Nike Pegasus Trail 3

One-minute review

The Pegasus Trail 3 is a straight out of the box crowd-pleaser that will work for most types of runners. Whether you’re looking for something a bit more sturdy on the run-commute to work, a more cushioned ride to rack up long training miles, or heading off road, it’s a great go-to option that’s really versatile for a host of use cases.

This running shoe doesn’t over-complicate things, which is refreshing – a pretty regular mesh upper strikes the right balance of breathability and support, the underfoot is really comfortable without being spongy, the foot sits comfortably in the heel, and nicely sized toe box means you’re not cramped.

The only downside is grip in the wet; you'd want to grab another pair of shoes when it’s raining. Other than that, the Pegasus Trail 3 is top class.

Nike Pegasus Trail 3 price and release date

The Nike Pegasus Trail 3 was released in June 2021, priced at $130 / £114.95 / AU$190 – the same launch price as the Pegasus Trail 2.

Design

It’s always nice pulling on a running shoe that look great, and Nike’s latest trail running offering certainly ticks this box – it’s one of the best looking options out there. We’ll delve deeper below, but the design ethos for these seems to be not to over-complicate anything, which is quite refreshing.

The upper is a simple two-layer mesh. The outer one is a lightweight slightly harder wearing material with perforations of around 1mm bringing good ventilation, and the interior a tighter weave softer fabric that helps wick away sweat and keep the foot comfortable.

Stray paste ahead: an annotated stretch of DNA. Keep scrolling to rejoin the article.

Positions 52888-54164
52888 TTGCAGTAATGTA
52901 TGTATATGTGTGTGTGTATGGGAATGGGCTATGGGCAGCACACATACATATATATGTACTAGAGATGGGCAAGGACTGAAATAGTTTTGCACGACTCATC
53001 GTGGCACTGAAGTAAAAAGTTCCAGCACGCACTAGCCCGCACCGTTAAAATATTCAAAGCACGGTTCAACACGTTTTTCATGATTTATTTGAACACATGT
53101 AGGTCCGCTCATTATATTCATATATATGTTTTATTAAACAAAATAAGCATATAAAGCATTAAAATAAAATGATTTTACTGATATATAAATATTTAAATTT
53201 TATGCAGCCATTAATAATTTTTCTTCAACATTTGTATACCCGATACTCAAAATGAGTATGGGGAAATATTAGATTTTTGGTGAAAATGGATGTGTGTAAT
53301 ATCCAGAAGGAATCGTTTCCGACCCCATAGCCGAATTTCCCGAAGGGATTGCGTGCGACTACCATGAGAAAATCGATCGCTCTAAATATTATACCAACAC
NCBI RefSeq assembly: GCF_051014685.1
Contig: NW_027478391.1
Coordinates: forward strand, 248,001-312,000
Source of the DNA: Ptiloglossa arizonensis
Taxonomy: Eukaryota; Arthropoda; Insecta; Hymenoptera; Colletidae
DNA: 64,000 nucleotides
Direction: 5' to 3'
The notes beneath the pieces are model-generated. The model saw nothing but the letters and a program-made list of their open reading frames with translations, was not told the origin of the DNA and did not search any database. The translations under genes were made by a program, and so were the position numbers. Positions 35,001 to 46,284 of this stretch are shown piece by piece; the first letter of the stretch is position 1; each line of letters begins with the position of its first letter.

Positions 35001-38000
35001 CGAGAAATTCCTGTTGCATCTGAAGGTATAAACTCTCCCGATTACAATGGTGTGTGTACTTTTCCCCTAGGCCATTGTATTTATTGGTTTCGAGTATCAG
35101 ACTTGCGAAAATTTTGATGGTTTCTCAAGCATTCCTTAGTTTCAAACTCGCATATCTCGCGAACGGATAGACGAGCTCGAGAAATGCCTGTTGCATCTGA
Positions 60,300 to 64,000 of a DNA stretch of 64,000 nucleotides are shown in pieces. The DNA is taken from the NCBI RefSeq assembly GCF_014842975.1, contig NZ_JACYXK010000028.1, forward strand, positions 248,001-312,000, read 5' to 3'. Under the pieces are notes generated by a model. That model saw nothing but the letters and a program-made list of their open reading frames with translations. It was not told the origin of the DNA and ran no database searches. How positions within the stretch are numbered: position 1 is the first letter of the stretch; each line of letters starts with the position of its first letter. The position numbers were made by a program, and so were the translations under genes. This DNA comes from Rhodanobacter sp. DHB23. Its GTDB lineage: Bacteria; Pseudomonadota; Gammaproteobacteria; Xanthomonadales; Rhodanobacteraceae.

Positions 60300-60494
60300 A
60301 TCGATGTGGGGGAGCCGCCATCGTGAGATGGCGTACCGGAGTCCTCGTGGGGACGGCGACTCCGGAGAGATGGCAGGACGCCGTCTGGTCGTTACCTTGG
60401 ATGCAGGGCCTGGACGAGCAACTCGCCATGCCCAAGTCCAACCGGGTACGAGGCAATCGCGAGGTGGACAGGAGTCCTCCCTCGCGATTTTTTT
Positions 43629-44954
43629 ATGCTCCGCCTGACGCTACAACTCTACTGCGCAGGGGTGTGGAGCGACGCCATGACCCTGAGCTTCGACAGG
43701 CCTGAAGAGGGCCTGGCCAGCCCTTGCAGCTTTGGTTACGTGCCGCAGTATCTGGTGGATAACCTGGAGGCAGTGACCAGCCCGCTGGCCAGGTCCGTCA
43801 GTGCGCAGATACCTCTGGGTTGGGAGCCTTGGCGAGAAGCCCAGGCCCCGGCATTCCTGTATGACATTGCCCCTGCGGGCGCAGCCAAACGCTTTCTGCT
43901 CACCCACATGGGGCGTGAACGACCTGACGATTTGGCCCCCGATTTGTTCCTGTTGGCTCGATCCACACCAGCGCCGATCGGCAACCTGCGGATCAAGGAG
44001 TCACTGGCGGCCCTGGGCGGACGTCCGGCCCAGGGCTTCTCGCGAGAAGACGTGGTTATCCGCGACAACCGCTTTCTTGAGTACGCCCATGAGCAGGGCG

Nike Pegasus Trail 3 close-up of tongue

The shoe's tongue is free at the top and gusseted further down, helping avoid debris getting inside (Image credit: Fergus Scholes)

The top of the padded tongue is independent for the top couple of inches, meaning you can open the shoe up so getting it on and off is easy, and it’s gusseted thereafter, with the inner lining thereby helping keep it in place and slightly reducing the chance of debris coming in around the laces.

The lace eyelets go into a strip of rubbery type material which runs down both sides. This seems a great robust solution which should withstand the rigours of almost countless lacings and unlacings. 

There's a nice toe bumper, which is an extension of the rubber outsole that wraps up around the front and then spreads out around the sides for protection. And on the heel is a tab, which is really useful for quickly pulling them on. It looks kind of cool, too.

Nike Pegasus Trail 3 close-up of heel and toe

The toe has a robust bumper, and the sole extends upwards at the heel for protection at the rear (Image credit: Fergus Scholes)

The midsole features Nike React Foam along the entire length (more on how this is in the performance section below), and features some nice stylistic contouring and coloured flecks, which add to the look of the shoe. 

The shoe has a 9.5mm drop, with a heel stack height of 24.5mm, and forefoot of 15mm, so there’s a nice amount of cushioning without being too much.